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One, OpenLeaks, claims it has a better model than the original whistle-blower website.
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BERLIN, Germany — When WikiLeaks’ published the loan book of Iceland’s now-defunct Kaupthing Bank in July 2009, it was hardly famous.
But the 210 pages of documents exposed billions of dollars worth of loans the bank had made to its own executives, some of whom still face possible criminal charges.
The leak caught the interest of Herbert Snorrason, a 25-year-old Icelandic historian and activist who got in touch with WikiLeaks via a public chatroom. A few months later, he invited WikiLeaks representatives to a meeting of the Icelandic Digital Freedom Society, on whose board he sits.
The two people who turned up were Julian Assange and Daniel Domscheit-Berg, a German former hacker who, after Assange, was the most public face of WikiLeaks.
Snorrason joined the whistle-blower oufit and the rest, as they say, is history. In fact it is literally history for Snorrason and Domscheit-Berg. Tired of of Assange’s leadership and the group’s direction, they have now split off to create their own leaks website, claiming to have learned from what they deem WikiLeaks’ mistakes.
OpenLeaks, as it is called, is just one of many of web-based leaks organizations that has sprung up in recent months on the coattails of the famous original.
A group of former European Union officials and journalists have launched BrusselsLeaks, focusing on the EU’s secrets. Then there are various geographical sites, such as IndoLeaks, BalkanLeaks, TuniLeaks and the Czech Republic’s PirateLeaks.
But Snorrason and Domscheit-Berg’s WikiLeaks spin-off is, not surprisingly, getting the most attention and, given its provenance, starting out with the most credibility. Critically, they are changing WikiLeaks' model, most importantly not actually publishing documents but rather acting as a middleman.
“Our experience has been that the model that WikiLeaks has, which combines both the reception and the publication of documents within a single organization, is too much,” Snorrason said. “It is too much work, too much responsibility and ultimately too much power. It’s very hard to argue against the notion that WikiLeaks has a certain measure of political power at the moment.”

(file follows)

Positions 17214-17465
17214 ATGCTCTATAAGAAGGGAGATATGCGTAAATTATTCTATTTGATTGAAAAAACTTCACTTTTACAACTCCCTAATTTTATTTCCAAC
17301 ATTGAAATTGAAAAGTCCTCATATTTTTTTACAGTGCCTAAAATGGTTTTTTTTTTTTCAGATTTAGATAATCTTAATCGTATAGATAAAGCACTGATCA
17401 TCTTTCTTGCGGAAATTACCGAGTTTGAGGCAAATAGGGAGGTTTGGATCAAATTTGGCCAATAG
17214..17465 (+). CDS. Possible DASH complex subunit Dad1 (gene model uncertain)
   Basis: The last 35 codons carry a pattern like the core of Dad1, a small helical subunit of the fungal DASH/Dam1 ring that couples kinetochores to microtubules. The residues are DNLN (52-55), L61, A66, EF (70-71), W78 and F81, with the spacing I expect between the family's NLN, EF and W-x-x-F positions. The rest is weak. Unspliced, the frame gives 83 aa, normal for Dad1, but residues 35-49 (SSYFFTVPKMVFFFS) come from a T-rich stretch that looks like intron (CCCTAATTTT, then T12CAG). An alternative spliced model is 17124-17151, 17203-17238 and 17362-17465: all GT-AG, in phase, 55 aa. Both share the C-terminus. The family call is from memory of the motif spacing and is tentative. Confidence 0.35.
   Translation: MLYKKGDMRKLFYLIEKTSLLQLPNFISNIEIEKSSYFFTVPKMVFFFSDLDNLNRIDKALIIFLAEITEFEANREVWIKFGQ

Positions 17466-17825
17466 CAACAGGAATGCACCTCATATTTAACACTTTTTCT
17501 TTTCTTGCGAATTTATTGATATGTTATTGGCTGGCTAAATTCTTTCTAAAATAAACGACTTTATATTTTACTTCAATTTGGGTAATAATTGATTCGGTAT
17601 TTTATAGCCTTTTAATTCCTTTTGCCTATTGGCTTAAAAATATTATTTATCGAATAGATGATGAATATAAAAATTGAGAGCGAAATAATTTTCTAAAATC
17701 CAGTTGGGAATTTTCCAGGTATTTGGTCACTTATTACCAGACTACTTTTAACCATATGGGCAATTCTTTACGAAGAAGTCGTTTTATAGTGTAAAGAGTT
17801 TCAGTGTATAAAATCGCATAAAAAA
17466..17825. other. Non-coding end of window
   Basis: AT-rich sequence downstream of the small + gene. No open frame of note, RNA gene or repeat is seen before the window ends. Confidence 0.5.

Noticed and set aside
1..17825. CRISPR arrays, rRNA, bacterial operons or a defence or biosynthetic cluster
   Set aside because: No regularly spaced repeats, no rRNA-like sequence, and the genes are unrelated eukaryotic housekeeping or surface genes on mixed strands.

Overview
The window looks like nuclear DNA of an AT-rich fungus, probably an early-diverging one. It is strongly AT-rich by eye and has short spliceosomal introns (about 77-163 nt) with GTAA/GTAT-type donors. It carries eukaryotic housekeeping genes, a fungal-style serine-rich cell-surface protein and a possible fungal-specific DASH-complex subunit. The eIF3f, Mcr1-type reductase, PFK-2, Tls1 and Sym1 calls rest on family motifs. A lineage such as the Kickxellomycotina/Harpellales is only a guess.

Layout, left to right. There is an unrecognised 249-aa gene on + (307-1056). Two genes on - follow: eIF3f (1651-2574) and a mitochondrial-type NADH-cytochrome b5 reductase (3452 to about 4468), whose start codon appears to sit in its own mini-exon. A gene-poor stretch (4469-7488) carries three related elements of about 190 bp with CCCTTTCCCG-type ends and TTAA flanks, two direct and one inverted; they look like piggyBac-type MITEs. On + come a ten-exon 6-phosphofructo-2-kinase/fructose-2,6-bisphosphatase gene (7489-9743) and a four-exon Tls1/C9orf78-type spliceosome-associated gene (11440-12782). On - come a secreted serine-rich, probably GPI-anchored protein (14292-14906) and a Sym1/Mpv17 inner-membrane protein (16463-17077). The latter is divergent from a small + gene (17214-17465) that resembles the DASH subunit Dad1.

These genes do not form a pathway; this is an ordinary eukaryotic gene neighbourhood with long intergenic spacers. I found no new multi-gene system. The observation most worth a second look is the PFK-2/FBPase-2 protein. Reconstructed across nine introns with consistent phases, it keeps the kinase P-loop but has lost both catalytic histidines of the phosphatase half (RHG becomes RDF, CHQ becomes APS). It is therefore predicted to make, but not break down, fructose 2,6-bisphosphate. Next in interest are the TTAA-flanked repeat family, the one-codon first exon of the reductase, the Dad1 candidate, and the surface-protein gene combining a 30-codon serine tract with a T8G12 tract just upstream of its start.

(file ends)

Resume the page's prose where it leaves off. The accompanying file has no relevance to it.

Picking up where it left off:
That power, he said, came to be disprortionately concentrated in Assange’s hands.
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Snorrason and Domscheit-Berg fell out with the Australian founder and frontman after Assange summarily suspended his German colleague from the group. Snorrason, who had been pushing for the structure of the organization to be more clearly defined, leapt to Domscheit-Berg’s defense.
“The straw that broke the camel’s back was when Julian said to me, ‘I am the heart and soul of this organization, its founder, philosopher, initial coder, financier and all the rest. If you have a problem with me, you can piss off,'" Snorrason said. “My response was, ‘So be it.’ And I have not spoken with Julian Assange since.”
Domscheit-Berg told a recent Swedish television documentary that Wikileaks had become “too much focused on one person, and one person is always much weaker than an organization.”
Among other issues, the group's choice of documents and style of publication — most notably with the U.S. State Department cables — sparked accusations that WikiLeaks has an anti-American agenda. By contrast, OpenLeaks aims to be a mere pipeline.
“Our aim is to be as neutral as we possibly can and any decisions regarding what sort of information is sought after will have to lie with the organizations we work with,” Snorrason said.
Under OpenLeaks’ system, potential leakers will nominate a partner, such as a newspaper or non-governmental organization, to whom they want to give documents. They will put the documents in an OpenLeaks “dropbox” — a web file-hosting service — and OpenLeaks will then deliver the documents to the chosen newspaper or organization, who will decide if redactions are necessary and then publish them.
What OpenLeaks is offering the would-be leaker is anonymity. The recipient won’t know who the leaker is, nor will OpenLeaks. There will be no chain linking the source to the recipient — no emails, no phone calls, no communications.
“Our very purpose is to break that chain and making sure that the information [about the source’s identity] cannot be revealed because it simply is not known," Snorrason said. “We are providing a layer of indirection between the publisher and the source, which can help both the source and the publisher. The journalist cannot be compelled to reveal the source’s identity because they don’t know it.”